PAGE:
Her background was in business analytics, and Madeline absolutely nailed her observations. But as with many analytical tools, she forgot to measure and check the cultural aspects of this company. This resulted in a mismatch between her goals, and the collective needs.
Before Madeline entered the company, three leaders tried to take on this task before her. So people were extremely tired, fed up with external know-it-alls and just wanted to consolidate the current status.
What we did in our coaching, was working on Madeline’s own behavioural change. Not based upon her own wishes, but on suggestions from people within the collective.
After 8 months, the measurable outcome was significant. That did not mean that the strategy was done, but it gave her the ability to connect with the people on another level. Now she was able to define shared goals, and build towards a new strategy.
The first obstacle was culture, and she had already invested in this by showing people how she, as a leader, was able to lead this change by showing this behaviour herself. Being vulnerable, asking for suggestions, and taking the time to build up trust for the new approach.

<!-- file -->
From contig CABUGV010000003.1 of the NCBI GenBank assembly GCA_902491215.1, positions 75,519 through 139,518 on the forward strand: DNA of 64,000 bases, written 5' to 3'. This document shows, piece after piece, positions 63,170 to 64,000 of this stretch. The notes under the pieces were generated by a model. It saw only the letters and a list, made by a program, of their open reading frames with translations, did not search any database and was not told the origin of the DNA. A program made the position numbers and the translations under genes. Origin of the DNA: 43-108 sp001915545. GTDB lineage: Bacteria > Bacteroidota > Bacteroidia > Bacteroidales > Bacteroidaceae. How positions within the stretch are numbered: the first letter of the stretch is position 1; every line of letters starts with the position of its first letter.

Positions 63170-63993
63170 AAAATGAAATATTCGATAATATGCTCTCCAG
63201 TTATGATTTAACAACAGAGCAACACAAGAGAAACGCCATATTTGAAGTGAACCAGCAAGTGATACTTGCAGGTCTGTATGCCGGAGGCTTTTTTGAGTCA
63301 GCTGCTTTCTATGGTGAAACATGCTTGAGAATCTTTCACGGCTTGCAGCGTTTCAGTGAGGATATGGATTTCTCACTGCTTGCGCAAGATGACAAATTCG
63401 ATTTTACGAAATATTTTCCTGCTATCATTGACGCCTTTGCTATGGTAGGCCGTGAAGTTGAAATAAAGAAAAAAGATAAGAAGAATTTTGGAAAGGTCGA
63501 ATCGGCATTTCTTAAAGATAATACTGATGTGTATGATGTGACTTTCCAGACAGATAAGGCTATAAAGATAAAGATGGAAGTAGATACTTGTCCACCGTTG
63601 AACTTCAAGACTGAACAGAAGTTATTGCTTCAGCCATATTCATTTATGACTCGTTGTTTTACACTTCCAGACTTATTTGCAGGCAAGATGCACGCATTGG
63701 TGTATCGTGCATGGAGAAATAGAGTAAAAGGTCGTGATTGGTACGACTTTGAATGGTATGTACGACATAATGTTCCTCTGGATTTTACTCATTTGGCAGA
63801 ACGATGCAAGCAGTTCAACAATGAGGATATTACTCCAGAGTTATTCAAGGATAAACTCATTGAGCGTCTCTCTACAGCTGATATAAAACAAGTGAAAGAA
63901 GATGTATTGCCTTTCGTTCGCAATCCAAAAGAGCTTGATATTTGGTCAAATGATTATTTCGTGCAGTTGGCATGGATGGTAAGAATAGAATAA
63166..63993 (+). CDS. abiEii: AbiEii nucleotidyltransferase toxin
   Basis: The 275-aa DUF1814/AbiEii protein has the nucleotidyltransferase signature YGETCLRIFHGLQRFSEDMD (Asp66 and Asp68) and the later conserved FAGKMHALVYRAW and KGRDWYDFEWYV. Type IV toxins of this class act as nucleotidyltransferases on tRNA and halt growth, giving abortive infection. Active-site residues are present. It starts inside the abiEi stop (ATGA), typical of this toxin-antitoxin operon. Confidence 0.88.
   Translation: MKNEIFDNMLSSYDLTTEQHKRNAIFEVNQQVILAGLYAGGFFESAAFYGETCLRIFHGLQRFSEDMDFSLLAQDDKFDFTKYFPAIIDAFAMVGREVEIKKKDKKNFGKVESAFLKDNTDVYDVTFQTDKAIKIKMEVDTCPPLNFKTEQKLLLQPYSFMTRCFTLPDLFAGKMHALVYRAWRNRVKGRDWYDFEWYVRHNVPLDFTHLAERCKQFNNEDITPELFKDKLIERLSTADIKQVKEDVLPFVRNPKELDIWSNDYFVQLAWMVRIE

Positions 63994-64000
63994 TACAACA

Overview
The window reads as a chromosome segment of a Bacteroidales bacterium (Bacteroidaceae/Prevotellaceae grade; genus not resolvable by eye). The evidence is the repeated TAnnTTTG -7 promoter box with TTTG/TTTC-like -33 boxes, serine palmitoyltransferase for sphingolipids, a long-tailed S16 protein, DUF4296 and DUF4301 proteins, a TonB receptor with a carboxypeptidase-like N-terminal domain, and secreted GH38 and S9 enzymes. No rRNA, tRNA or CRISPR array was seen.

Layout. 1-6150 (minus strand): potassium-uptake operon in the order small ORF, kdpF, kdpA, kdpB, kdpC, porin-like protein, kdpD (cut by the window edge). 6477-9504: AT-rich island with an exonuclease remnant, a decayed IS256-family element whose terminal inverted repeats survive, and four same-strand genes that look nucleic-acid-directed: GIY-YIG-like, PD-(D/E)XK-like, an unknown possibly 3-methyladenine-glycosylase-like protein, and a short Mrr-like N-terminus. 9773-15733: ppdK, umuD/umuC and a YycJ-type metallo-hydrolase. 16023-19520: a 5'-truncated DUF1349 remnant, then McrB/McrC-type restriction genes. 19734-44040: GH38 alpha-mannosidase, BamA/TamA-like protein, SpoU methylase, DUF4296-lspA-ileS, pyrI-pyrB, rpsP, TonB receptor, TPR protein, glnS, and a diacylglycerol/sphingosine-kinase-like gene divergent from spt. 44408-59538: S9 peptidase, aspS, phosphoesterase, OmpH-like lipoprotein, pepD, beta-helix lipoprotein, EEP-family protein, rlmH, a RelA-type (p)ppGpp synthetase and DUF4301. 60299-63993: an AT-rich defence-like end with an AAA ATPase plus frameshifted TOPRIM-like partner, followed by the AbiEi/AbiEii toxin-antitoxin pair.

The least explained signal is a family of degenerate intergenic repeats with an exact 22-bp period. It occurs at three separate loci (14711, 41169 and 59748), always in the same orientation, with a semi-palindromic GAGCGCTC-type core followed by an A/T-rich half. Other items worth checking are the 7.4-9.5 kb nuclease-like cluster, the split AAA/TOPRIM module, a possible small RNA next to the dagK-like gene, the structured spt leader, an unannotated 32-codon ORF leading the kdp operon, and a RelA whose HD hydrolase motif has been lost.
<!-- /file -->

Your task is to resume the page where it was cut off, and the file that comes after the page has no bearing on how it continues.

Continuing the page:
Madeline struggled with strategy and we had some fired up debates on this subject. She wanted to analyse, decide, and change. But that, in reality, never works. You need to create acceptance from the collective for your strategy. More than once I had to remind her that taking time was in her benefit, and thus in the collective interest.
Ultimately she was able to change the company in a way that met the needs of the people within it. Some of them left. A lot of them changed. The real secret? It took about 5 years, and a lot of strategic changes based upon measurements…
Strategy is simply explained in six steps, but two of them are crucial. The first one is to make sure the people within a collective embrace your vision, and secondly to primarily measure change of behaviour instead of change of outcome.
Learn more about the six steps in determining a strategy in Leadership Lessons #9: Strategy